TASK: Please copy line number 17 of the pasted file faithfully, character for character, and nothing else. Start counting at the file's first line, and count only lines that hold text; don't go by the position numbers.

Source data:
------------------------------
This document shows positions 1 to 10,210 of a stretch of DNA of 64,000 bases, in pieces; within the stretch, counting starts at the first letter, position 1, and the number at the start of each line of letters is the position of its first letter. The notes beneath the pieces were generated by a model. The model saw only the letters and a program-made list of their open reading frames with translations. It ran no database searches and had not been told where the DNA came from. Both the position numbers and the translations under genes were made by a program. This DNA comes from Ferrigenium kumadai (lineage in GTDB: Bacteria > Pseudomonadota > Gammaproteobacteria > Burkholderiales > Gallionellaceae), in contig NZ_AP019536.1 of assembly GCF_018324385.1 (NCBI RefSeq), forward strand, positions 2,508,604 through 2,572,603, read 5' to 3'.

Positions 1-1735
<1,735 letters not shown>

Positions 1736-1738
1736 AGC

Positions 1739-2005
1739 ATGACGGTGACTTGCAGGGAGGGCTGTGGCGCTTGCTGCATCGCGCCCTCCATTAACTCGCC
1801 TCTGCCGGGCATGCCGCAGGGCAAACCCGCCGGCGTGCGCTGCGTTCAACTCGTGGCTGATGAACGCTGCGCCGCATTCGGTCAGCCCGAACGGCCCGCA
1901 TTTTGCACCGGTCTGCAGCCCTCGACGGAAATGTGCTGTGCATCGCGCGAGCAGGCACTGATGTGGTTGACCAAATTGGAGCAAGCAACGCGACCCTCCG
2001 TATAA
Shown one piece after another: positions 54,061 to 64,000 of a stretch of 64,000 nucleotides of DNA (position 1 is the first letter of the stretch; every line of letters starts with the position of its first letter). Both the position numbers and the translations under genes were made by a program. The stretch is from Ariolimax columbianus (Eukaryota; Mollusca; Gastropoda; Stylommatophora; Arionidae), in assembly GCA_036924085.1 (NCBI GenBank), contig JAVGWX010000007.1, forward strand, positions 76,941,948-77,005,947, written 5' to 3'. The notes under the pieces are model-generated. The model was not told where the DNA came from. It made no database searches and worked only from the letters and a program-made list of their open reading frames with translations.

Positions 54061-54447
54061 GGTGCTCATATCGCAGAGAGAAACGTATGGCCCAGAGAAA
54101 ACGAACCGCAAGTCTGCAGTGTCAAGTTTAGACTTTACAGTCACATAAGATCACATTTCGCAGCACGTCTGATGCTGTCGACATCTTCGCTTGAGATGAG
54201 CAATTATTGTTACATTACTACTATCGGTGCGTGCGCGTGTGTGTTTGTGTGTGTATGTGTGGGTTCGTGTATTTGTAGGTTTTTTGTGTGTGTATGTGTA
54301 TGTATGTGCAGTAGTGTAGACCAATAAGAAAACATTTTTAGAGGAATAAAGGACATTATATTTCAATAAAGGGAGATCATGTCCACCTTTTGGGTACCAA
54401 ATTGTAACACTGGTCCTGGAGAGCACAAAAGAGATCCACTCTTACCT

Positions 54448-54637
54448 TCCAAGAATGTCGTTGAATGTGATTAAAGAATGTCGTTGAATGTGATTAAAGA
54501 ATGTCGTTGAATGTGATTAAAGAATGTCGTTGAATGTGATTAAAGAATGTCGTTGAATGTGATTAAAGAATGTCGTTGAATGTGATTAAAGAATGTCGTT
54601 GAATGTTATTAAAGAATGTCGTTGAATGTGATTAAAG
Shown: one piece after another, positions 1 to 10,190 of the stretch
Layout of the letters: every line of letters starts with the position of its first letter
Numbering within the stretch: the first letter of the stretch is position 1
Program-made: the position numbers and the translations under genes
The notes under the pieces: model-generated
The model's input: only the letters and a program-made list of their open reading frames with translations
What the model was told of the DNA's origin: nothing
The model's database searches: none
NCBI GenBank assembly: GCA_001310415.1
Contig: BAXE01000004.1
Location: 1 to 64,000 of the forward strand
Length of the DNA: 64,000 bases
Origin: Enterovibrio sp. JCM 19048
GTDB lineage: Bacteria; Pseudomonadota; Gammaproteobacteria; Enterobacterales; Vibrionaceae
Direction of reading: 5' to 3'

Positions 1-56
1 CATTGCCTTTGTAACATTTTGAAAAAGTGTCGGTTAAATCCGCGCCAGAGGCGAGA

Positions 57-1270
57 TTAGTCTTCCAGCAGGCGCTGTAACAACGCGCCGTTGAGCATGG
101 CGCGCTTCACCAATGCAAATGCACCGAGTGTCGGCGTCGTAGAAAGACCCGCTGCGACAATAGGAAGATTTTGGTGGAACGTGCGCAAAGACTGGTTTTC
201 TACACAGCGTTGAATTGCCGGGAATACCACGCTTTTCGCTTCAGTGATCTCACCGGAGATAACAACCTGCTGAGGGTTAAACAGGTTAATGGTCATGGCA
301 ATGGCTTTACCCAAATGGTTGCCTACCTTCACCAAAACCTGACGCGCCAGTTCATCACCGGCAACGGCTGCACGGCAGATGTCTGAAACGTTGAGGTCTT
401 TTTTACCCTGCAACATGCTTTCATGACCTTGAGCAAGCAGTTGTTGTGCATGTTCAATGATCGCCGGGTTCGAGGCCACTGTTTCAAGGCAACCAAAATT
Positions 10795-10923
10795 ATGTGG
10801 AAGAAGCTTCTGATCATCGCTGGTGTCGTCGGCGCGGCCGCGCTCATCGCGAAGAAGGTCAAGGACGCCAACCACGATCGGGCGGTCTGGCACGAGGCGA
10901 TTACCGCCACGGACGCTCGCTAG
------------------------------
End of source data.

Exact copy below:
54401 ATTGTAACACTGGTCCTGGAGAGCACAAAAGAGATCCACTCTTACCT